Rehabilitation can restore stroke victims

Beit Loewenstein in Ra'anana takes care of some of the most difficult cases of stroke in Israel.

January 9, 2006 01:07
2 minute read.
beit loewenstein 88

beit loewenstein 88. (photo credit: )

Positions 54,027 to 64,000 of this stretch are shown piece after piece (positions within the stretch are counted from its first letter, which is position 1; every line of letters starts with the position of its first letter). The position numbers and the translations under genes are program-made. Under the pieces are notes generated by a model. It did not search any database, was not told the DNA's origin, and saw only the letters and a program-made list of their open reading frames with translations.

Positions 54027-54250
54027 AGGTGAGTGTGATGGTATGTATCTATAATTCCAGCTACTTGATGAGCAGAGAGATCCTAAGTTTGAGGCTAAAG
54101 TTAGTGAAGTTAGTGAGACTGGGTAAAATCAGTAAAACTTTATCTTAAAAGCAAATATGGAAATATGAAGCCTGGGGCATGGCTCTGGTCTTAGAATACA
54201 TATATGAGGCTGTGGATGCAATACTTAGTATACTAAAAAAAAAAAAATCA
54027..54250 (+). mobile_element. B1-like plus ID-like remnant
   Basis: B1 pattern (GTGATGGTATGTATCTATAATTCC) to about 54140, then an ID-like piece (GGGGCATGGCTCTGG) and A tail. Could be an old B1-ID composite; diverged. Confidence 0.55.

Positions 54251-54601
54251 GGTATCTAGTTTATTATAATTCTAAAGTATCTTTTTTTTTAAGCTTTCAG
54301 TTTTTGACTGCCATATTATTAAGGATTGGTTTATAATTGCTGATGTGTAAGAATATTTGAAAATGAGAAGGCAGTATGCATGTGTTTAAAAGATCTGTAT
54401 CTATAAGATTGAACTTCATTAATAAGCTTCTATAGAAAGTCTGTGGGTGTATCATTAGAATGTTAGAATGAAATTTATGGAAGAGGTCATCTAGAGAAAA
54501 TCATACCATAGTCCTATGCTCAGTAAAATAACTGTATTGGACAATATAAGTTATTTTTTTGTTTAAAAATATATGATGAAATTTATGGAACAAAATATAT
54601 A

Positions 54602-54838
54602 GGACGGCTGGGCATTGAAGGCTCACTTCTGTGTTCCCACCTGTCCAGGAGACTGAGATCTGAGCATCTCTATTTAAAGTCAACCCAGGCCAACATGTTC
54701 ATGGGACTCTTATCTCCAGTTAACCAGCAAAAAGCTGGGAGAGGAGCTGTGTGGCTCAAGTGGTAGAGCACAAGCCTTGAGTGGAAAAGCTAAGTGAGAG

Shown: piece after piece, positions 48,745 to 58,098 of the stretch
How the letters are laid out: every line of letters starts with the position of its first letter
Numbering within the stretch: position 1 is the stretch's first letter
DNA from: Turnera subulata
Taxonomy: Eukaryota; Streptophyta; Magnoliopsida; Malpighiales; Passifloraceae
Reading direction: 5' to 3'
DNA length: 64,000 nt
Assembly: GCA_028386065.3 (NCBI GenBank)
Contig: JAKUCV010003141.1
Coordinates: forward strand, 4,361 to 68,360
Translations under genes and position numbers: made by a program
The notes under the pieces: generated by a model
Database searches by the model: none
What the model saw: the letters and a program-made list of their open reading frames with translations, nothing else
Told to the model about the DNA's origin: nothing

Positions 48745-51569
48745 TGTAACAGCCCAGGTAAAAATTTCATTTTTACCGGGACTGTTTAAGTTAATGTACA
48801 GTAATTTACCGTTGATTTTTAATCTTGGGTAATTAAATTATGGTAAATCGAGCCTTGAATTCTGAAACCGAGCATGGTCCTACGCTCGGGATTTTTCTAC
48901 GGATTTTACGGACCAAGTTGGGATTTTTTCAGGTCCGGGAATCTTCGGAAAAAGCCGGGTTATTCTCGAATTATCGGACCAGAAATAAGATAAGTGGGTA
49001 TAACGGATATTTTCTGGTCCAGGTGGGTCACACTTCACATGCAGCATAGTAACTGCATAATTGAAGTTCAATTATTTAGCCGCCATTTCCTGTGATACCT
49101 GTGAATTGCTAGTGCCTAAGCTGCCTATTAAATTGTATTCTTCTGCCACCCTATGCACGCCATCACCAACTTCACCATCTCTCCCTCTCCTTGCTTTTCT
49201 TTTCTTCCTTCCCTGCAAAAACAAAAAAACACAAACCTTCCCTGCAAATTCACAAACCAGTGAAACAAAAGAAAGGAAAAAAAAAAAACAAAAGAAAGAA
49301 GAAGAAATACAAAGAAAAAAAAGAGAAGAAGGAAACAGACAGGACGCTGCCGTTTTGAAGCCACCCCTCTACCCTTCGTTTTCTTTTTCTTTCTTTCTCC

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When the neurosurgeons and neurologists have done all they can for acute stroke patients, specialists in rehabilitation units take over. Many patients can improve and enjoy a better quality of life, and few of them say they would prefer to have died, says Prof. Ya'acov Hart, director-general of Beit Loewenstein, a 300-bed rehabilitation hospital in Ra'anana. Hart told The Jerusalem Post that he couldn't speak about Prime Minister Ariel Sharon's case, as he did not have his medical file. "But I have full faith in the doctors and other medical staffers at Hadassah-University Medical Center. They are doing all they can," he said. "I believe in their abilities, and I wish them success. I know Dr. Jose Cohen, the neurosurgeon who headed Sharon's operating team; he is super-excellent. After they finish treating the prime minister, and if he needs care at our hospital, then we can talk. "We receive the most difficult cases from around the country, and we are the most comprehensive and largest facility, but there are rehabilitation units for stroke victims, including at Hadassah itself, on Mount Scopus." Beit Loewenstein is currently treating some 100 stroke patients. "Every one undergoes seven or eight hours of examination with each expert - occupational and physiotherapists, communications specialists, psychologists, social workers and others, depending on need," Hart said. "If a patient suffers only motor disability, meaning difficulty in moving parts of his body, the treatment is medical, nursing and physiotherapy. If he has difficulty speaking, we have clinical communications specialists who treat aphasia. If there are also cognitive problems, we have experts, including occupational and art therapists and others. Many years ago, we developed the Loewenstein Occupational Therapy Cognitive Assessment [LOTCA] test that is used worldwide." Many of the stroke patients currently being treated arrived in "hopeless condition," but they were rehabilitated. "In recent years, most patients return to the community rather than long-term hospitalization in a nursing institution. Younger people can, in many cases, even return to work and have a creative life, but older people, too, can benefit," Hart said. He noted that a person who suffered a severe hemorrhagic stroke like Sharon's has been treated for months and is "now writing a book." The average stroke victim is hospitalized for two months, but some need inpatient care for as long as half a year, with the cost covered by the health funds. If the dominant hemisphere of the brain was damaged, the treatment is the same, but it must be more intensive than if the less-dominant hemisphere was harmed, he added. Still, there are patients who suffer severe disabilities even after therapy. "Some suffer from depression, and for this they receive talk therapy and medications when needed," Hart said. "But I can say that the vast majority, whatever their disability, want to live. Very, very few say they would prefer to die. And after getting rehabilitation, even fewer say this."

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